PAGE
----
Updated at 6:13 p.m. ET on May 14, 2020.
The United States’ ability to test for the novel coronavirus finally seems to be improving. As recently as late April, the country rarely reported more than 150,000 new test results each day. The U.S. now routinely claims to conduct more than 300,000 tests a day, according to state-level data compiled by the COVID Tracking Project at The Atlantic.
But these rosy numbers may conceal a problem: A lack of federal guidelines has created huge variation in how states are reporting their COVID-19 data and in what kind of data they provide to the public.
These gaps can be used for political advantage. In at least one state, Virginia, senior officials are blending the results of two different types of coronavirus test in order to report a more favorable result to the public. This harms the integrity of the data they use to make decisions, reassure residents, and justify reopening their economy.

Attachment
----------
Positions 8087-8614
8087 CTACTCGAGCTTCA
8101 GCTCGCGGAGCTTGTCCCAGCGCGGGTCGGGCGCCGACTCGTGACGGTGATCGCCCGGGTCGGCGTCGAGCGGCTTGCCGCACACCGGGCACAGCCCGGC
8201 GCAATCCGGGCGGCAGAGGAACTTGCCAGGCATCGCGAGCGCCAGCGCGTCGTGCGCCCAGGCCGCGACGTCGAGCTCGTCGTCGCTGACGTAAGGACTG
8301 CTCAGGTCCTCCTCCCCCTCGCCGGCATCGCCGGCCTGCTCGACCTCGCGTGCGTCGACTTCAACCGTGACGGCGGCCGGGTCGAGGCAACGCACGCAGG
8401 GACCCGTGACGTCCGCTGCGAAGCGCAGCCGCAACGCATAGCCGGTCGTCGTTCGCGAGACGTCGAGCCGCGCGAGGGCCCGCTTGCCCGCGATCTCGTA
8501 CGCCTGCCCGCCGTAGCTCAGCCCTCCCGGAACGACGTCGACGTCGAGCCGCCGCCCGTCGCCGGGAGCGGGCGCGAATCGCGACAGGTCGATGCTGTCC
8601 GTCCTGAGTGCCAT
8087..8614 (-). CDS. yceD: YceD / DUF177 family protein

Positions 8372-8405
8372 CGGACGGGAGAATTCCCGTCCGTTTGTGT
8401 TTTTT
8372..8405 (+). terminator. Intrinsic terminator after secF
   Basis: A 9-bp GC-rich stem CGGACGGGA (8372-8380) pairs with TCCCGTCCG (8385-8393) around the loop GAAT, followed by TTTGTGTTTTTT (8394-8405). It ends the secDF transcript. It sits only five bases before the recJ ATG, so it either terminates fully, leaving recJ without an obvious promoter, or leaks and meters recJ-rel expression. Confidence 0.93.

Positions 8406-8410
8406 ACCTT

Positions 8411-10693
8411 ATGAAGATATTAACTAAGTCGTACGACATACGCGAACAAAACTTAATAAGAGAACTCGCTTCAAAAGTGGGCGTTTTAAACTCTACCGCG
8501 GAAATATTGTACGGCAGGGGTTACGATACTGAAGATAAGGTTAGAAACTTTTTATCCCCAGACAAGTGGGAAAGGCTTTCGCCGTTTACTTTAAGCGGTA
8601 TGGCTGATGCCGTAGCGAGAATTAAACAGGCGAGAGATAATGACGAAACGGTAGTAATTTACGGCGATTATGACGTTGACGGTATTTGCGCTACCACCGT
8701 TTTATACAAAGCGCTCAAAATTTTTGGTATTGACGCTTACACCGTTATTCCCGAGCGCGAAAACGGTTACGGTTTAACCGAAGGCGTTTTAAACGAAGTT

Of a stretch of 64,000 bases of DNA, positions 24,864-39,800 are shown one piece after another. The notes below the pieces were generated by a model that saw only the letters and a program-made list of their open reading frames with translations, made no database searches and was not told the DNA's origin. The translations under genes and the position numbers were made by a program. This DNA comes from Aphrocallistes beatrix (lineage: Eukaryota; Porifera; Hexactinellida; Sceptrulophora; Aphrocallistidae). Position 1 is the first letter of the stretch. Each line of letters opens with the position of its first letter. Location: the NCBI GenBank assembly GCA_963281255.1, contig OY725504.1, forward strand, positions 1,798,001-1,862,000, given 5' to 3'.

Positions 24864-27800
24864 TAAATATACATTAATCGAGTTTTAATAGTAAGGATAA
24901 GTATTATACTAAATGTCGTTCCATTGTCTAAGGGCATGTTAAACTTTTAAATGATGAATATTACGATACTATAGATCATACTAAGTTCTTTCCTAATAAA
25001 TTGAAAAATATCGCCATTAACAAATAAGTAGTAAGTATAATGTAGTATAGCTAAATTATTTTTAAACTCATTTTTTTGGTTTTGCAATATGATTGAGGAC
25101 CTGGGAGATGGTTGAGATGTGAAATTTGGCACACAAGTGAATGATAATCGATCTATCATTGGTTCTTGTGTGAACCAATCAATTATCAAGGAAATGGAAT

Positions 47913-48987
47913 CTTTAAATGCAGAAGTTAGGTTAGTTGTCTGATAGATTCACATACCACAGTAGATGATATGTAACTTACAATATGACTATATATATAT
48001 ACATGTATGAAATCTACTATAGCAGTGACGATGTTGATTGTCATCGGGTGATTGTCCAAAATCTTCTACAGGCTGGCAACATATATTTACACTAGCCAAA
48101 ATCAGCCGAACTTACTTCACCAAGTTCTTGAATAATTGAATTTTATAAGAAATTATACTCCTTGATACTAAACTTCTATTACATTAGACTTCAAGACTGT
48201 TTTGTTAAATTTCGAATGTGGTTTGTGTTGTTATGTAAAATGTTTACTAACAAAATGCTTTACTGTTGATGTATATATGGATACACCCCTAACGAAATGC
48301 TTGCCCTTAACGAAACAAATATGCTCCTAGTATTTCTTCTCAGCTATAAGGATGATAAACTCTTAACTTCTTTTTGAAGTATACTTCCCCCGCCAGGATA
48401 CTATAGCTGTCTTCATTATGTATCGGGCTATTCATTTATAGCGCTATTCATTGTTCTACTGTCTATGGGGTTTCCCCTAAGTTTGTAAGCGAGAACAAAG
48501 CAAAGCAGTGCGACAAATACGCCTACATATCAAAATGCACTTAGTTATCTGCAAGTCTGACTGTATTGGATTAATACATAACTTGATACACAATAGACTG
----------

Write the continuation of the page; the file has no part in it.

Other differences make it hard to track the pandemic. In at least three other states, officials have lumped together probable and confirmed COVID-19 deaths; most don’t specify how they’re counting deaths. While most states report the number of people who have been tested for the coronavirus, six states say they track the number of samples that have been tested—and California and New Jersey switched methods in the past few weeks. Louisiana, Nebraska, Nevada, and New York do not report the racial or ethnic breakdown of coronavirus cases.* Even more states fail to report the racial breakdown of deaths. It is still impossible to know, for example, how many black people have died of COVID-19, though the data that do exist suggest that black people are dying at much higher levels than other groups.